Jah Jah Dub

Saturday, November 26, 2005

Eat the Rich - P.J. O'Rourke

I learned an important lesson over the last few years: people with whom I had political disagreement may not actually be evil. In fact, their ideal choice of ends may be identical to mine, they could just disagree with the means. I was once too po-faced for P.J., I'd splutter indignently at his jokes - if he's serious, he's the devil, if he's joking... well, he really shouldn't be joking about these things. But you know, they're just jokes, and his belief is in individual freedom, not using poor people as chairs. It's fine.

Famously, I only ended up doing economics because there were too many Christians on my French and Spanish course. I don't really know how people perceive the subject, but if their prejudices are similar to those I clung to until well after graduation, then I'm guessing it's seen as a bit crap. Most people think that economics is like Management Studies, or Accountancy - some way to make a big pile. Actually, it's about resources, and how best to use them. It's as much about relieving poverty as it is about creating wealth. Hah! False dichotomy, those two are, of course, the same thing.

So anyway, this book is better than it has any right to be. Economists are so worried scientists and mathematicians might think that they're a bit girly, they concentrate on making their work as impeneterable and tedious as possible. By contrast, O'Rourke decides to,

"...wander around, gape at things, and simply ask people, 'Why are you so broke?' Or 'How come you're shitting in high cotton?'"

It works. He gets things wrong, but it's fun. There's some good stuff about Sweden in there too, social democracy fans.


Friday, November 25, 2005

Love, Sex and Tragedy – Simon Goldhill

There’s little sexy about economics; as a student I was not surrounded by mooning girls gasping for the skinny on the J-curve. I had humanities-envy. A couple of my friends were classicists – I enjoyed hearing them talk about their subjects. In comparison I felt like a gawky kid stuck to the wall of a school disco. The coolest kids did classics, and the spoddiest.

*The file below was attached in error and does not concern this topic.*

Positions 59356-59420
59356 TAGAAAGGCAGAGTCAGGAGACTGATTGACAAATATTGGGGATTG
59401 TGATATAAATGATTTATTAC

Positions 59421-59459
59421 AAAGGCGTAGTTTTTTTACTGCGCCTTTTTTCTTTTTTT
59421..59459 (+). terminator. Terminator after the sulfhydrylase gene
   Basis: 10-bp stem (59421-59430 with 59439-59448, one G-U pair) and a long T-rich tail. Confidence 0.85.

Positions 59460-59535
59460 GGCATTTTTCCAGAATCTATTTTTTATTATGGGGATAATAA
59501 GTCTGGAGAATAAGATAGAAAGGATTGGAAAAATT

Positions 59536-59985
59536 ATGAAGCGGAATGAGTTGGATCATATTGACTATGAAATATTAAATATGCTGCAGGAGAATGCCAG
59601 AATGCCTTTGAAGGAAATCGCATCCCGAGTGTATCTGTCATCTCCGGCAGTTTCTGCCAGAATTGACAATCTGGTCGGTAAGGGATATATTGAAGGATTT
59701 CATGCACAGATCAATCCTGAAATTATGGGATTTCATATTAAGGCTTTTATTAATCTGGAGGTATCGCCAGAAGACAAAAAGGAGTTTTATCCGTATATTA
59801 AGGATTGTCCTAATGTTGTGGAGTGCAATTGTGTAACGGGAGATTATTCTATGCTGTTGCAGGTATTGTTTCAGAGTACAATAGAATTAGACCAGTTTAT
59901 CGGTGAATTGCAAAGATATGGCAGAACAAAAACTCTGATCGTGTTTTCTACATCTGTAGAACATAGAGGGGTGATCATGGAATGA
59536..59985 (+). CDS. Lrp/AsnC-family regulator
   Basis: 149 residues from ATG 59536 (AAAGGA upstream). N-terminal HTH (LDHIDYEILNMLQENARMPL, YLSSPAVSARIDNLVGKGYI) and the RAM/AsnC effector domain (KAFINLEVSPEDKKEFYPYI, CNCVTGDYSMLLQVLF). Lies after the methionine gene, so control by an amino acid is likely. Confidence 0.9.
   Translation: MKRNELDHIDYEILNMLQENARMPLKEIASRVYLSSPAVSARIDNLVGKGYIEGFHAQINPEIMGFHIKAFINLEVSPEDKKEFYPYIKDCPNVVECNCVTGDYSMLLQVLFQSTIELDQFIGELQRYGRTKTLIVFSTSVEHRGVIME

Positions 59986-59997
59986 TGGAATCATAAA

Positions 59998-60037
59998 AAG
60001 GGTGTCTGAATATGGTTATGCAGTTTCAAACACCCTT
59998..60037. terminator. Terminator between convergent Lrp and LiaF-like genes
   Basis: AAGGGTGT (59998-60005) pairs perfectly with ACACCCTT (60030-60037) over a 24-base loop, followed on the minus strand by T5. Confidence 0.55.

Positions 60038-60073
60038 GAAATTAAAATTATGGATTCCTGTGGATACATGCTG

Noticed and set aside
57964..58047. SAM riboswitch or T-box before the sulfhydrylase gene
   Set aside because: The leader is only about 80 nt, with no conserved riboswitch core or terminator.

Simon Goldhill was the Lay Dean, whatever that means, of King’s when I was there. He was a forbidding figure to non-classicists, but his students loved him, his get-togethers were bacchanalian orgies compared to the sober affairs of the economists – glass and a half of white wine, some stilted chat, see you later. I suspected what he said was worth listening to, but assumed I would be out of my depth with it. When I saw that this terribly-titled book was aimed at the general reader I immediately bought it. And it did that startling and rare thing, it changed the way I looked at the world. Right from the first chapter I was noticing legacies of the Greeks everywhere - a trivial example, the names of the ugly neo-classical buildings around my office. I immediately bought from Amazon the book that made his name, Reading Greek Tragedy – it’s decorating my shelf nicely.

I sent him an email, thanking him. He replied graciously. I can only assume that he’d forgotten the other time we’d communicated: in the summer term of my first year I babbled in front of his impassive face after he’d dragged me into his office to explain a misdemeanour I will certainly not be recounting here.


Monday, November 21, 2005

The Flashman – George MacDonald Fraser

I decided this year to mop up those long term residents in my bookcases, the ones I’d had for years but never got round to reading, those epic poems and big novels that vanity had made me buy. I’d give them a try or get rid of them. Also, I’m painfully aware of my ignorance of literature, of all those “classics” of which I know nothing. So I made it a resolution to at least make an effort – I wouldn’t be overly-familiar with them, but it’d be nice to be on nodding terms. I became po-faced is what I’m saying. Until this. Until Flashman. The covers had always put me off – they seemed a little… Sharpe’s rifles. I needed a prod (recommendations by various people I respect) and a nudge (a Waterstones sale) to tip me over, but over I went.